Put Your Ounce of Faith Into Action Before Today Ends

Put Your Ounce of Faith Into Action Before Today Ends
Photo by sydney Rae on Unsplash

The small headline caught my eye: “Local food bank need rises 200% – Donations decline under state’s stay-at-home order.”

The story was hidden under the ‘bigger’ one about a couple hundred protesters honking car horns on the capital’s streets, venting anger and frustration, demanding that the state reopen for business.

They’re part same issue, of course – how to handle the economic fallout of the coronavirus pandemic. No one has clear answers.

But the alarming facts about hunger and unemployment have spiraled out of the air like a U.S.-sized tornado. Over the last 5 weeks 26 million Americans have filed jobless claims. The sum of filings may suggest the unemployment rate hovers around 20%.

Translation: too many people have suddenly lost the ability to pay for the necessities.

Of 200 U.S. foodbanks belonging to the nationwide network Feeding America, 98% said this week they have experienced a surge in demand concurrent with the pandemic outbreak, and 59% say their inventory has decreased. As demand increases, what’s been collected and stored to be given out doesn’t meet current needs. What’s more – about 50% of the clients now visiting food banks are new clients – people who didn’t need assistance just a few weeks ago.

Don’t let your eyes glaze over. These people are your neighbors. And mine.

We pray for them, and we have faith that God will provide. But we can’t stop there. The Lord sent manna to feed the hungry Israelites, but today He’s sent you and me.

Scripture tells us,“[F]aith of itself, if it does not have works, is dead.” (James 2:17)

God expects us to live out our love for Him in our deeds, and He needs us to do His work in the world. His undying Love is expressed through us – people who allow our faith to shine through our hands and hearts.

So, how can we help?

  • The primary need is funding for food banks, and we can all donate online without ever leaving our couches. Click here on Feeding America to find your local food bank with your state or zipcode. Go to it and contribute $10, $20, $100, or any amount you can. Then, if your budget allows, set a reminder on your phone to make the same donation again in 2 weeks, or monthly, until this crisis ends. Wholesale purchasing amplifies your gift, so your dollar will go farther with an online donation than if you buy groceries and drop them at a food bank in person. At the Anne Arundel County Food Bank near me, every $1 donated equals $7.85 of help.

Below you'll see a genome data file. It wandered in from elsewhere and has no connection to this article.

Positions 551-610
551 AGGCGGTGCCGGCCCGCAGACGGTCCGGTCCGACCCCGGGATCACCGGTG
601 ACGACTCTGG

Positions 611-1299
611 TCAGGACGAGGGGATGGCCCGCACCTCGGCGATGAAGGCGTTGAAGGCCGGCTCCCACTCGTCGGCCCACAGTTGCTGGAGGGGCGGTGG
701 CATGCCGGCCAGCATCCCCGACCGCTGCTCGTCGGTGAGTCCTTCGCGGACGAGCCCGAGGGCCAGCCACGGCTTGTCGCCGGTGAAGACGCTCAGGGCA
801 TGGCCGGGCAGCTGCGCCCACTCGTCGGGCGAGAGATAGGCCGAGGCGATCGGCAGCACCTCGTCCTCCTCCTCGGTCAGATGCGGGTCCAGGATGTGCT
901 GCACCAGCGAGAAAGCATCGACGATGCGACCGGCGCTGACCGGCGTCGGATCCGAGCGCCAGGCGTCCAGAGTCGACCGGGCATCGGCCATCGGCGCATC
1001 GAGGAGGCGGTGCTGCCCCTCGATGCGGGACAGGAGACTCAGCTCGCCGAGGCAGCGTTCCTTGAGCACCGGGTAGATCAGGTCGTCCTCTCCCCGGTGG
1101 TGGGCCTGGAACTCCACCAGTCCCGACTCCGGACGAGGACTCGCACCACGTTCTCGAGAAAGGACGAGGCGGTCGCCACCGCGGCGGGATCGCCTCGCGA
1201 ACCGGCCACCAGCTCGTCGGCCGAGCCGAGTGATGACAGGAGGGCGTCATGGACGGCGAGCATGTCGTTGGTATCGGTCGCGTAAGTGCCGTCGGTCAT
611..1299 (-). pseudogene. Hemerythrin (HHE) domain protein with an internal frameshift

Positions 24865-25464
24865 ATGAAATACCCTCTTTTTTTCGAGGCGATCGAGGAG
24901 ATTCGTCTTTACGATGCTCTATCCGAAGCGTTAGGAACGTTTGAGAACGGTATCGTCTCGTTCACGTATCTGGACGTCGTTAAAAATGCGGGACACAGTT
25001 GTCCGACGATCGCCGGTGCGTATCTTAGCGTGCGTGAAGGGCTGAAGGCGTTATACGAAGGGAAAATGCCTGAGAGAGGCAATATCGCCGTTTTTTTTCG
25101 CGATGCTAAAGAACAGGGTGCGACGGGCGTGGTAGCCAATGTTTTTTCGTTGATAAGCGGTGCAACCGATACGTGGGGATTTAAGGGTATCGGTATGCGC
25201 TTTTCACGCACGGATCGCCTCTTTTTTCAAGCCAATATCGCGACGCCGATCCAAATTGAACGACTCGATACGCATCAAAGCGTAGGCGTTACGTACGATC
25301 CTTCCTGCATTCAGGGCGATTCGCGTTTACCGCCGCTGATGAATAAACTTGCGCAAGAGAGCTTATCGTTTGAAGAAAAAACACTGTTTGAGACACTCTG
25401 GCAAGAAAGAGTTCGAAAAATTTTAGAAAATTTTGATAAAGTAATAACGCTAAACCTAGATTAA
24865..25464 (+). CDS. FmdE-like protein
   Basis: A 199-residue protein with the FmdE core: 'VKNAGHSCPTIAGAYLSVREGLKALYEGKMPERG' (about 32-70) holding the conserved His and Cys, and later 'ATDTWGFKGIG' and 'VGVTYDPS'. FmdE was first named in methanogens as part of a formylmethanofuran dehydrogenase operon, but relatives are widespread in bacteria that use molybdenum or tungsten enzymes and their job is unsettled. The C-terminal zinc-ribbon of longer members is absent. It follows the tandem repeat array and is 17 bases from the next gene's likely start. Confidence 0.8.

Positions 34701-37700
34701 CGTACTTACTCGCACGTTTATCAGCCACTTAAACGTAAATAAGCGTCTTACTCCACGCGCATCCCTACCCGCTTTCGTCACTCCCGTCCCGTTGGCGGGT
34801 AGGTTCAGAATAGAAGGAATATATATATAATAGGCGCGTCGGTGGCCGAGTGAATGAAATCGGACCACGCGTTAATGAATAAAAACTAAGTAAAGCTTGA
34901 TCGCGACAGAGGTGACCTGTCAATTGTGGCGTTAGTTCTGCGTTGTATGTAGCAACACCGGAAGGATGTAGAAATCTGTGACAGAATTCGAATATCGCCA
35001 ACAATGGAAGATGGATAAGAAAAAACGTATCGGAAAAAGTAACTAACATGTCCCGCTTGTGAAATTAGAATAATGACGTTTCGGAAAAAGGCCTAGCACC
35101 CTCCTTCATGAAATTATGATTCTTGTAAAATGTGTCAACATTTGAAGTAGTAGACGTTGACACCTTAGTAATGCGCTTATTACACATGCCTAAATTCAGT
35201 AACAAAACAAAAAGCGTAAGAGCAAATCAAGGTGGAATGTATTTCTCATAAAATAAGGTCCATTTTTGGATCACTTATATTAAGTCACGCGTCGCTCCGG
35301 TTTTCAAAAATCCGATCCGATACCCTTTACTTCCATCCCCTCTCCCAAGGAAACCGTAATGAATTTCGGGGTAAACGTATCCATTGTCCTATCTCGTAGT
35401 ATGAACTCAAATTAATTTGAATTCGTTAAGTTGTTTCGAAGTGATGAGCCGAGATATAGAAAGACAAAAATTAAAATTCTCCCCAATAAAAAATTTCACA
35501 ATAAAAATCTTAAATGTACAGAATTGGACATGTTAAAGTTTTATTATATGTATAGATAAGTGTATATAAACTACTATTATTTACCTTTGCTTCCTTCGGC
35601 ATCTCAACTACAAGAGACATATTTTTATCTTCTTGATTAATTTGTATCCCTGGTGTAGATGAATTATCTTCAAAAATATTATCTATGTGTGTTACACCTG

• Donate time. Be a driver, package food, or even volunteer virtually by making donor thank-you calls or writing thank-you notes. For example, in Maryland, the Maryland Food Bank in Baltimore is looking for volunteers ages 13-60 to sort and box food. Inquire locally to see what’s needed in your area.
  • Check in with your favorite pantry or shelter and offer the team support. One of my favorites is The Father McKenna Center in Washington, DC. Ask if you can drop off blankets, clothes, or other supplies when you are out. They know who needs what; if they can’t use what you’re offering, they’ll know who will.
  • Forward this post to your friends and family. Remind them that we can all do something. Especially right now.

Each person is a reflection of the divine, and Love Himself demands a response. To stand by and do nothing when people are suffering is to look upon God and turn away. So let’s turn our efforts toward the beautiful faces of people in need and do whatever we can to offer our assistance.

Remember Your Word for 2020? It’s Time to Dust It Off

Remember Your Word for 2020? It’s Time to Dust It Off

What’s “your” word for 2020? You know, the one that filled you with fire and passion back in January, a month that feels like 1979 right about now?

Maybe it’s…fearless, fit, organize, progress, whimsy, gratitude, travel, relax, build, integrity, communicate, or feast.

I’ve only been selecting a word of the year for four years running so I don’t have a long history with this, but I’m gradually learning the value of finding a concept to cling to for enhanced focus. In 2017 it was listen. For 2018, believe. And last year, gently. I even wrote a post about that one.

This year, my word is meaningful, and sitting here at home for 5 weeks in the midst of a pandemic, I am more sure than ever that this particular word was not chosen in a vacuum.

Yes, I got lost there for a bit in the panic and tedium of current events….

I’ve read and watched the news too much. Become fearful and then blasé while scrutinizing the numbers nationwide.

I’ve spent hours sewing masks for my family and wondered if they’d even be needed (and they are).

I’ve pulled every undone project I’ve got (scrapbooks, albums, and quilts) out of my closets and spread them around my dining room, exciting myself with the possibility of finishing them and overwhelming myself with work.

I’ve read a few books, mostly novels, and enjoyed them. But I knew I was using them to escape my anxiety. At times, I chose reading over prayer.